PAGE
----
Road Rage Statistics
National auto discount club AutoVantage administered a survey to determine which cities have the most aggressive drivers. AutoVantage polled participants about how their fellow drivers behave on the road. The survey shows that people believe road rage is usually the result of triggers like feeling rushed, speeding, or being in traffic. Other aggressive driving behaviors include tailgating, changing lanes without using a signal, talking on cell phones while driving, running red lights, honking the horn and using angry or obscene gestures at other drivers.
Participants also provided suggestions on how to decrease road-rage incidents. Suggestions ranged from outlawing talking on a cell phone while driving to increasing police presence on the roads. Only 32 percent of the respondents felt that a major public awareness campaign would be useful -- Dr. James argues that extensive driver's education courses beginning at grade-school level are necessary to decrease road-rage incidents [source: AutoAdvantage.com].
So where in the United States are you going to find the most aggressive drivers? According to the survey, that dubious honor belongs to Miami, Fla. Miami has a very diverse, dense population, including a large community of senior citizens who have a very different driving style from younger drivers.
The other four cities rounding out the top five include New York City, Boston, Los Angeles and Washington, D.C. The city with the most courteous drivers was Portland, Ore. Pittsburgh, Seattle/Tacoma, St. Louis and Dallas/Fort Worth also ranked high in driver courtesy [source: AutoAdvantage.com].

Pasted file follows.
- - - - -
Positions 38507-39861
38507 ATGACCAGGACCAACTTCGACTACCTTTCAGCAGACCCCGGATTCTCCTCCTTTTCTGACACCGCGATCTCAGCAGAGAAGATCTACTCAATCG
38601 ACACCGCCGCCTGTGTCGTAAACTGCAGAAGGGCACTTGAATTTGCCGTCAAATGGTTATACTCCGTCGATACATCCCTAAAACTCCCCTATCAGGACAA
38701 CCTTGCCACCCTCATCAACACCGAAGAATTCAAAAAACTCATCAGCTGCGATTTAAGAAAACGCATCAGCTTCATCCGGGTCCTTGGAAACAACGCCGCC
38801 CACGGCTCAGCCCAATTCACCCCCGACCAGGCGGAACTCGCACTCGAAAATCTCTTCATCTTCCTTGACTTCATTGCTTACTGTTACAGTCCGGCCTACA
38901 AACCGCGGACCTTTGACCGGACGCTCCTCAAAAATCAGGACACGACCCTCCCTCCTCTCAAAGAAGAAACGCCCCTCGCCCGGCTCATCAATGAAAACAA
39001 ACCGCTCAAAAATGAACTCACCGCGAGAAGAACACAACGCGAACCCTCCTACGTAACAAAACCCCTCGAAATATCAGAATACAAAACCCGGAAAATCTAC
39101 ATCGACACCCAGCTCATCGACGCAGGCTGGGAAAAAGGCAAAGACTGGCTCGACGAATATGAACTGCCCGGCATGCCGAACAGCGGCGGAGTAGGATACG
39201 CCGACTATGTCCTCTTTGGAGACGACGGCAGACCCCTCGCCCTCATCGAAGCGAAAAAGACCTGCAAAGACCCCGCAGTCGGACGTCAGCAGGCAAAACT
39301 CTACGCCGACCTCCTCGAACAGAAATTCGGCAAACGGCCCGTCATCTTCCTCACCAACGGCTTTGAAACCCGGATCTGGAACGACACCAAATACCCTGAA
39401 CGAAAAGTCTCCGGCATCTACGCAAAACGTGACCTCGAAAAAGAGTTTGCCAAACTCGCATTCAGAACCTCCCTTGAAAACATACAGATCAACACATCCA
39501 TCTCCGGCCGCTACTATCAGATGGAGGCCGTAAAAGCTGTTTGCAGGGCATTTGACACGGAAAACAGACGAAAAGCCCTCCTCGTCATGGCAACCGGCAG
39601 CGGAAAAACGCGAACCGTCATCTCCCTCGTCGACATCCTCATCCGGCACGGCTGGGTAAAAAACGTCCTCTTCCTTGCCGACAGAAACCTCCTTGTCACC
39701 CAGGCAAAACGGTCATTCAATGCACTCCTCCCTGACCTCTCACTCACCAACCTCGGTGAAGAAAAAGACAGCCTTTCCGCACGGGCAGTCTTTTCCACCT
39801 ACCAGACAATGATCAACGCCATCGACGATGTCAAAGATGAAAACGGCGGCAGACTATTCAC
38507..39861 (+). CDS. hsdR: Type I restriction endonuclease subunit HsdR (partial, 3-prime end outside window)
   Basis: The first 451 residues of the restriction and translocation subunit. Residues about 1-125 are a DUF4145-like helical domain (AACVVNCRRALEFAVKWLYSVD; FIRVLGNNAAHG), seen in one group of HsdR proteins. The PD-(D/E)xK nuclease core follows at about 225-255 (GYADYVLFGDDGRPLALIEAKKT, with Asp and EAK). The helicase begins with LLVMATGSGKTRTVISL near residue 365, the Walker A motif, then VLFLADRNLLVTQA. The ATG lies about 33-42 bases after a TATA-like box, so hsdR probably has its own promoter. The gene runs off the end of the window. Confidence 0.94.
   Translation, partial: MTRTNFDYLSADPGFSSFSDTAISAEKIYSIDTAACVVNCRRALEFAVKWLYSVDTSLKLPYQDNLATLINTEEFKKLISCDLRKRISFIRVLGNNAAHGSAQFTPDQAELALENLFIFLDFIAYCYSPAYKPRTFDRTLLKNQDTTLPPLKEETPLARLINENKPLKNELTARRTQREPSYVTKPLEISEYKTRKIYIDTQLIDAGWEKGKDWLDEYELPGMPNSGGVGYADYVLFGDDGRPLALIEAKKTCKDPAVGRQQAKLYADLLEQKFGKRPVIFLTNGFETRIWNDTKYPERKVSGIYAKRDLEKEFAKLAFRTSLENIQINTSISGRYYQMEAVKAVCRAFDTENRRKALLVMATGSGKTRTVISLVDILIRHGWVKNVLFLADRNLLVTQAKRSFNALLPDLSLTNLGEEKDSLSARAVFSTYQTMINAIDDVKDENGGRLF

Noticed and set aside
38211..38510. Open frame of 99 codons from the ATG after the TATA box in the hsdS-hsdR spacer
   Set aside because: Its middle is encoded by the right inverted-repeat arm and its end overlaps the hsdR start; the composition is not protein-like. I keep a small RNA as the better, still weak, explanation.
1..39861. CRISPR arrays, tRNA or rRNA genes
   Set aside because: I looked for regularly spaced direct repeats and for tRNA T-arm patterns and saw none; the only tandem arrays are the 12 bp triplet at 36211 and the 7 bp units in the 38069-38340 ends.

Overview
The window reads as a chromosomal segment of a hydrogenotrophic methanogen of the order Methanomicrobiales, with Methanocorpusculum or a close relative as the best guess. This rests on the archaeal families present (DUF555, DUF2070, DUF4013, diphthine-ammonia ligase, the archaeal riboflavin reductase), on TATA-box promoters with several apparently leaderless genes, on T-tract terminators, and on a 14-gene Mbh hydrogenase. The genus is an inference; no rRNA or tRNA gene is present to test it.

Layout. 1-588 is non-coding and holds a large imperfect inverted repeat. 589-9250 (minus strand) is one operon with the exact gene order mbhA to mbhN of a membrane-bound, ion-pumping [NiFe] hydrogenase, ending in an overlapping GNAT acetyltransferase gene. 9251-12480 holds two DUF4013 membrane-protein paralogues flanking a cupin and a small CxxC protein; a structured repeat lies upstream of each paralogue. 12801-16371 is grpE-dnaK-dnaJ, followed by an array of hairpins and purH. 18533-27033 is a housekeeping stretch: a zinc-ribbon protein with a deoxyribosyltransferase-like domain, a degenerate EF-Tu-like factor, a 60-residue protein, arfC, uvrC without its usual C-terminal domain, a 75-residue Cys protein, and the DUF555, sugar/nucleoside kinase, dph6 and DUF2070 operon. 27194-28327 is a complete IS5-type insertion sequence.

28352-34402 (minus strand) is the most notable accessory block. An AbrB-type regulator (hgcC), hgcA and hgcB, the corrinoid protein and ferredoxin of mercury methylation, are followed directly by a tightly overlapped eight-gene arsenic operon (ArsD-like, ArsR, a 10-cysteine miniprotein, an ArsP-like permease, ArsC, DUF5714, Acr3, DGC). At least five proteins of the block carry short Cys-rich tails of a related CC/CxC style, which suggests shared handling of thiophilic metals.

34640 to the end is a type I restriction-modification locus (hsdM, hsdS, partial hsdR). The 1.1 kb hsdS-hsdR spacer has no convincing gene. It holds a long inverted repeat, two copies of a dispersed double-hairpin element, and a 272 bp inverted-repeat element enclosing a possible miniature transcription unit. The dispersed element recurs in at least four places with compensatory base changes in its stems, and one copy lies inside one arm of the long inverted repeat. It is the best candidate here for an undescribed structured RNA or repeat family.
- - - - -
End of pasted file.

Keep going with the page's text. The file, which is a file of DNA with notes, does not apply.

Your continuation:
Statistically, young men are the most prone to road rage. Whether this is due to a predisposition to aggression, a lack of experience or just the simple fact that young men tend to drive more than other age and gender groups, is still a subject of debate. In a 2002 Rage-Depression Survey, the most competitive, aggressive population polled were men under the age of 19 [source: Dr. Driving.org].
Men reported feeling a sense of rage more frequently than women. Fifty-six percent of the men surveyed said they experienced rage on a daily basis versus 44 percent of the women. More men also admitted to retaliating against others when they felt angry or provoked [source: Dr. Driving.org].
Recently, several writers have published articles about the rise in road-rage incidents among women. Most of these articles are written from an editorial perspective, with few facts or figures to support observations. However, there is the perception that women are closing the aggression gap.
It's important to keep in mind that road rage isn't some uncontrollable phenomenon. As drivers, we each have the responsibility to be as safe as we can. We also each have the choice over whether to engage in aggressive behaviors or retaliate against a real or perceived insult. So the next time you're driving and someone cuts you off or honks at you, try to keep a cool head and set a good example.
To learn more about road rage and related subjects, check out the links on the next page